FCC “Open Internet” Rules: Regulating the Web


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The FCC’s Open Internet Rules go into effect November 20, 2011.

The White House’s OMB (Office of Management and Budget) has completed its review, and now the FCC’s “Open Internet” rules (The Report and Order are available for viewing here.) are scheduled to go into effect November 20, 2011. Whether or not this regulation of the World Wide Web is within the FCC’s authority, is it a good thing for consumers?

Challenges to the FCC’s Authority to Regulate the Internet

Despite opposition from carriers such as Verizon and MetroPCS, and House Republicans, among others, the FCC presents an unwavering view that it does, in fact, have the authority to regulate the Internet. The FCC specifically addresses its authority to make these rules in the Rules document itself:

“These rules are within our jurisdiction over interstate and foreign
communications by wire and radio. Further, they implement specific statutory mandates in the Communications Act (“Act”) and the Telecommunications Act of 1996 (“1996 Act”), including provisions that direct the Commission to promote Internet investment and to protect and promote voice, video, and audio communications services.”

However, in a statement released in January, 2011 to discuss Verizon’s appeal of the FCC’s Net Neutrality Order,  Michael E. Glover, Verizon senior vice president and deputy general counsel, said, in part:

“We are deeply concerned by the FCC’s assertion of broad authority for sweeping new regulation of broadband networks and the Internet itself.  We believe this assertion of authority goes well beyond any authority provided by Congress, and creates uncertainty for the communications industry, innovators, investors and consumers.”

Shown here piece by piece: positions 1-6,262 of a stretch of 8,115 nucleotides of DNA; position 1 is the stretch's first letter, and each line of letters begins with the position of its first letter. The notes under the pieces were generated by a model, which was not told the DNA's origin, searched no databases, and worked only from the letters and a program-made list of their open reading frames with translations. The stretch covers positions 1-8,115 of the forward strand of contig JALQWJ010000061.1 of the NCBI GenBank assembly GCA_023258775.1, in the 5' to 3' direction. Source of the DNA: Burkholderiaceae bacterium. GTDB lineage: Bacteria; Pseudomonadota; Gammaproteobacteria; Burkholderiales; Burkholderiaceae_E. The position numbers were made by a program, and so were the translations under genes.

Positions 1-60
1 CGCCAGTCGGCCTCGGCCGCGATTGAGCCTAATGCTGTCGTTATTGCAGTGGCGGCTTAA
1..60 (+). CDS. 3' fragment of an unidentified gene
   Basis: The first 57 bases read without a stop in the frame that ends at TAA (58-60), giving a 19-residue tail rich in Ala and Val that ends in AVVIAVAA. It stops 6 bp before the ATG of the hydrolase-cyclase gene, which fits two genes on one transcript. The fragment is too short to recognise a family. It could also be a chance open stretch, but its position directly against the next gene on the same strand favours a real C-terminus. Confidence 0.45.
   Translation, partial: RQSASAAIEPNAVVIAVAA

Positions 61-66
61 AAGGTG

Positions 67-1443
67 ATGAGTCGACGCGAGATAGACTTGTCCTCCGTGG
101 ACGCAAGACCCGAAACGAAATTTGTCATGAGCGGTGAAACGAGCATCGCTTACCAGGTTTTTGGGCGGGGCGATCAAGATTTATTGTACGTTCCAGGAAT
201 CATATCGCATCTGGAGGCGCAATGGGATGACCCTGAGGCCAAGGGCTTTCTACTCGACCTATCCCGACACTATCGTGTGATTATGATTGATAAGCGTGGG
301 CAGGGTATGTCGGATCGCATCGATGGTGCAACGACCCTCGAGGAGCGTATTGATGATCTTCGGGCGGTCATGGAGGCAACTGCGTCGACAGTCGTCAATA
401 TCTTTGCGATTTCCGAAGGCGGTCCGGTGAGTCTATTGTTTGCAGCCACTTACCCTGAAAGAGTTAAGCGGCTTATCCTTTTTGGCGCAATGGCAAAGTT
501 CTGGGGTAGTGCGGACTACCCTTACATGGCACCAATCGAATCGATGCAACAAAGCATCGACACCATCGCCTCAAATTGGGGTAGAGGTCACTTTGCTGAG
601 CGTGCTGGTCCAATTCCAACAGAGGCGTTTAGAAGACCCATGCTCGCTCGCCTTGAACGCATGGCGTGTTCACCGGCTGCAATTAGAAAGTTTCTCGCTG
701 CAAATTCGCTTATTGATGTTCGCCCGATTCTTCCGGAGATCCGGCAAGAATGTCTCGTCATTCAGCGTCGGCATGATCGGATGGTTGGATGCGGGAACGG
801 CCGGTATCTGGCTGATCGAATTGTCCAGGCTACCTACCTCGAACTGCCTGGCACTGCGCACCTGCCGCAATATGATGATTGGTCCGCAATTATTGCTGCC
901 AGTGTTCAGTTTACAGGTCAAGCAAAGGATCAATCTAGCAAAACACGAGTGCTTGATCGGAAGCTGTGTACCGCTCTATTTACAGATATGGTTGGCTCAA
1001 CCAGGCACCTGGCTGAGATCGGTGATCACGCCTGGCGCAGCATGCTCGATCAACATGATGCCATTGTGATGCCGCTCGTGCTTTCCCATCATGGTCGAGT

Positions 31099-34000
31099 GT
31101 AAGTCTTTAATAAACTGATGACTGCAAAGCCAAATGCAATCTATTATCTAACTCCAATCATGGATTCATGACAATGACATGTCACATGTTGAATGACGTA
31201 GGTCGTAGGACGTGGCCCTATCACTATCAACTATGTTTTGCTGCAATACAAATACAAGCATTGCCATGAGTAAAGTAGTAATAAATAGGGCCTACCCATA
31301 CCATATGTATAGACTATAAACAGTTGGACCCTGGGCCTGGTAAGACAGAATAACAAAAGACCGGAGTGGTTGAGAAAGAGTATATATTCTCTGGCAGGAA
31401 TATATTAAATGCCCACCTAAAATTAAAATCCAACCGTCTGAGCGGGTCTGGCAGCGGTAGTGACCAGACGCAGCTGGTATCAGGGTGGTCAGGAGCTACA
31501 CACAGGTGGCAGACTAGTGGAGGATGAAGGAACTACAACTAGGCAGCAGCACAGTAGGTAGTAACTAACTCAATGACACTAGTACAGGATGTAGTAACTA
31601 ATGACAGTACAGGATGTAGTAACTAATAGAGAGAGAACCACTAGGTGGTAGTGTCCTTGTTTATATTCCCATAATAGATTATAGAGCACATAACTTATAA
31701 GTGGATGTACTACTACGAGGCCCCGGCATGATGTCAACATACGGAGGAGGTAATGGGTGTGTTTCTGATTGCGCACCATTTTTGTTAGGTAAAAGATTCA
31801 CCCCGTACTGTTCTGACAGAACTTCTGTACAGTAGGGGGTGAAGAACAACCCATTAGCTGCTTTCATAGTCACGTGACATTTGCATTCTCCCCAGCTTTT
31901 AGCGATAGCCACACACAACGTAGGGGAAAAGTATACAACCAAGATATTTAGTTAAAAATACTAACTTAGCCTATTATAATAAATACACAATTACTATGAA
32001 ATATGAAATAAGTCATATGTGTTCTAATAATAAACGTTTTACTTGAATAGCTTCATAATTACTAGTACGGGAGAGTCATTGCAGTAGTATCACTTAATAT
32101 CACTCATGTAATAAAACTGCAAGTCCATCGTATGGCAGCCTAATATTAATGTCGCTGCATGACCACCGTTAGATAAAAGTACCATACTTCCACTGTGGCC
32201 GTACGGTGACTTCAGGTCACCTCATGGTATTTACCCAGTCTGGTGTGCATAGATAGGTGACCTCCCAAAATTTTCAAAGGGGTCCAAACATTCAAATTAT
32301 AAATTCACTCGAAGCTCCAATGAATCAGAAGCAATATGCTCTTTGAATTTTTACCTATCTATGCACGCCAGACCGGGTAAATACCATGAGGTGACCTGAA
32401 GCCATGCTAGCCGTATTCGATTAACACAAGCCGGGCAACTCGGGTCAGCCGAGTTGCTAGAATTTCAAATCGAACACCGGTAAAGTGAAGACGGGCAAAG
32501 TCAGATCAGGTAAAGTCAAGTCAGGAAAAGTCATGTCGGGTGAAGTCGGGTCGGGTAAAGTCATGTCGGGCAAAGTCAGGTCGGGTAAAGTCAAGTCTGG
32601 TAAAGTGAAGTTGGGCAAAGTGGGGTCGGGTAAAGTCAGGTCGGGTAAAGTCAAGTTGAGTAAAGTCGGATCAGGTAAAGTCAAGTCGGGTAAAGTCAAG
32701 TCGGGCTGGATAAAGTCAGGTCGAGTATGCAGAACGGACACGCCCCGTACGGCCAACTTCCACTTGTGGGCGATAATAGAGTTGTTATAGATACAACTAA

In February, 2011, House Republicans passed H.J. 37, a resolution subtitled, “Disapproving the rule submitted by the Federal Communications Commission with respect to regulating the Internet and broadband industry practices.” This was followed by a May, 2011 statement by Representative Bob Goodlatte, (R-VA) chairman of the House Judiciary Subcommittee on Intellectual Property, Competition, and the Internet. Rep. Goodlatte said the following:

“And make no mistake: the Open Internet Order exceeds the FCC’s power. Congress has never given the FCC the authority to impose this sort of top-down regulation of Internet services.”

 FCC Open Internet Effects on Consumers

How will the new rules (if implemented) affect consumers? A thorough read of the proposed rules makes it clear that consumers should not expect an immediate positive or negative impact, since the rules are intended to prevent Broadband Internet Providers from hurting consumers in a variety of potential ways, rather than correcting any improper practices that are currently in place. Although there are those (including the ISPs affected) who feel that the regulations will stifle investment and innovation, there’s no way to know for sure until and unless the rules are enacted.

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